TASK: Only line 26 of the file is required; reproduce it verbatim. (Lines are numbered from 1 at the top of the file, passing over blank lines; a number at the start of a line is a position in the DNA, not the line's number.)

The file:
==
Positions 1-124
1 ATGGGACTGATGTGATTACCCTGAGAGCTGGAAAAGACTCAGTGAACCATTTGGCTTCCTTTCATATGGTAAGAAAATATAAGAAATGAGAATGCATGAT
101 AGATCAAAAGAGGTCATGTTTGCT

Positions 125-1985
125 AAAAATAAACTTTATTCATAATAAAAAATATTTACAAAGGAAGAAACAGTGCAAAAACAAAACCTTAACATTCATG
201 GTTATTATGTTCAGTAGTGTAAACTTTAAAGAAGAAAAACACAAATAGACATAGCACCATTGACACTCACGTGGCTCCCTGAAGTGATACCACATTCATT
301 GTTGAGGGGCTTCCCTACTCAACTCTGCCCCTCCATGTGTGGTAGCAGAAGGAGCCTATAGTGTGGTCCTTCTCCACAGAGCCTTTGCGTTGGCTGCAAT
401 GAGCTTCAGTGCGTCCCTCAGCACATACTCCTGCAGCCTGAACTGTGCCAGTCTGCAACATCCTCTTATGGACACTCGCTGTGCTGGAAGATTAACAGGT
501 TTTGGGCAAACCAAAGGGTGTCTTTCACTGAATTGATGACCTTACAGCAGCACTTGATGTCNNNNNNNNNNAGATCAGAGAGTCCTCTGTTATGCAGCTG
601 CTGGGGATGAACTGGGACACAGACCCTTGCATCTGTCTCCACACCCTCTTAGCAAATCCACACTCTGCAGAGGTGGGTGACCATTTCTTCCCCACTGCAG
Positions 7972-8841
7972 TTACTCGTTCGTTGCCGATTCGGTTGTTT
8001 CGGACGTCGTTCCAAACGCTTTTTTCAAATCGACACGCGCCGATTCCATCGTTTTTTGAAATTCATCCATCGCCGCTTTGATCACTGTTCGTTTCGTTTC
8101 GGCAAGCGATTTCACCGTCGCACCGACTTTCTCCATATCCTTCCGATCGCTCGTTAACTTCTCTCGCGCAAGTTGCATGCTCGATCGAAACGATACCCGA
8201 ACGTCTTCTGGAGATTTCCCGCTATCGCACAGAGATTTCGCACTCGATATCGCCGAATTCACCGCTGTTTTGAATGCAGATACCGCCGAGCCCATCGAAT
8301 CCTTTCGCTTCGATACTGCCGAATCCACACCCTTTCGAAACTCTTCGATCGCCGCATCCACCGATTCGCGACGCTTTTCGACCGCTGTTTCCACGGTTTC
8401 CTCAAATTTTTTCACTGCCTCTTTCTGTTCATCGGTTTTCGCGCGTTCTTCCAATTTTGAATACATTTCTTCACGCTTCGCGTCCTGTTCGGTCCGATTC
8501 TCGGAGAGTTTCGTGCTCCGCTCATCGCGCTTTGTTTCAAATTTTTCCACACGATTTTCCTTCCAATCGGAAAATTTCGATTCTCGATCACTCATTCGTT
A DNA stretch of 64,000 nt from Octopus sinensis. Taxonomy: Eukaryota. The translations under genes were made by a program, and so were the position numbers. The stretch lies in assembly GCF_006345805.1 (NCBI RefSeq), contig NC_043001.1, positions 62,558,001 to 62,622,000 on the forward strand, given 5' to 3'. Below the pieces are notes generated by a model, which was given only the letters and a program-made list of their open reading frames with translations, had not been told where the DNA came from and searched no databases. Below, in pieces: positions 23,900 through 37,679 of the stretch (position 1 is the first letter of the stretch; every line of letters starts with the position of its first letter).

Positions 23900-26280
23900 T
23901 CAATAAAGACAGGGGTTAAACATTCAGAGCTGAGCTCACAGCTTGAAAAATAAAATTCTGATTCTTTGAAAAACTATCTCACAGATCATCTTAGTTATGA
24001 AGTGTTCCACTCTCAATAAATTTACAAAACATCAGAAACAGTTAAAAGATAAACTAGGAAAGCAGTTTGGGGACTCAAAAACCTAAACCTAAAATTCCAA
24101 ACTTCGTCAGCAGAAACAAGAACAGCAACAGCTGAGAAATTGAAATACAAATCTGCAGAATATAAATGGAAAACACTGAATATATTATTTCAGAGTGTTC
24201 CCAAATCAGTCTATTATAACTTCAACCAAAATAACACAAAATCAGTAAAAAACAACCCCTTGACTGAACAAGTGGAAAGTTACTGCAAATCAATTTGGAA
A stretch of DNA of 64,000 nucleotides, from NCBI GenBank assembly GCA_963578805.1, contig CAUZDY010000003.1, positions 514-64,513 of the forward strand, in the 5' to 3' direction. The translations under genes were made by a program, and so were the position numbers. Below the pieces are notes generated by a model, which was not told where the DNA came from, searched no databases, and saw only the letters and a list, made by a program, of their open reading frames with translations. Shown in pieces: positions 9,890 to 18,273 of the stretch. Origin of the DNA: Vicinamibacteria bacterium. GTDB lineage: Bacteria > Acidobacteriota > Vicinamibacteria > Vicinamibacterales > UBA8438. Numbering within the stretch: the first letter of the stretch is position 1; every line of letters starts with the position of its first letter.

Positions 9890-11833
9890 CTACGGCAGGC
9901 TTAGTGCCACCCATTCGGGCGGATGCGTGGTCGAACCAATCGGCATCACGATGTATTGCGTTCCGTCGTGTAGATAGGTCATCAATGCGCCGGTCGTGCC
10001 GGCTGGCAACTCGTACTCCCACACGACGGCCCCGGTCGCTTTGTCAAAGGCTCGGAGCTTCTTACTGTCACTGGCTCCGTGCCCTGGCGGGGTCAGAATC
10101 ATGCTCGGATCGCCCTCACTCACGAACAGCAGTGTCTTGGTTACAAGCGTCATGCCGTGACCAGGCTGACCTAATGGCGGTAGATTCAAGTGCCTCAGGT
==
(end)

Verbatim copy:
A stretch of DNA of 64,000 nucleotides, from NCBI GenBank assembly GCA_963578805.1, contig CAUZDY010000003.1, positions 514-64,513 of the forward strand, in the 5' to 3' direction. The translations under genes were made by a program, and so were the position numbers. Below the pieces are notes generated by a model, which was not told where the DNA came from, searched no databases, and saw only the letters and a list, made by a program, of their open reading frames with translations. Shown in pieces: positions 9,890 to 18,273 of the stretch. Origin of the DNA: Vicinamibacteria bacterium. GTDB lineage: Bacteria > Acidobacteriota > Vicinamibacteria > Vicinamibacterales > UBA8438. Numbering within the stretch: the first letter of the stretch is position 1; every line of letters starts with the position of its first letter.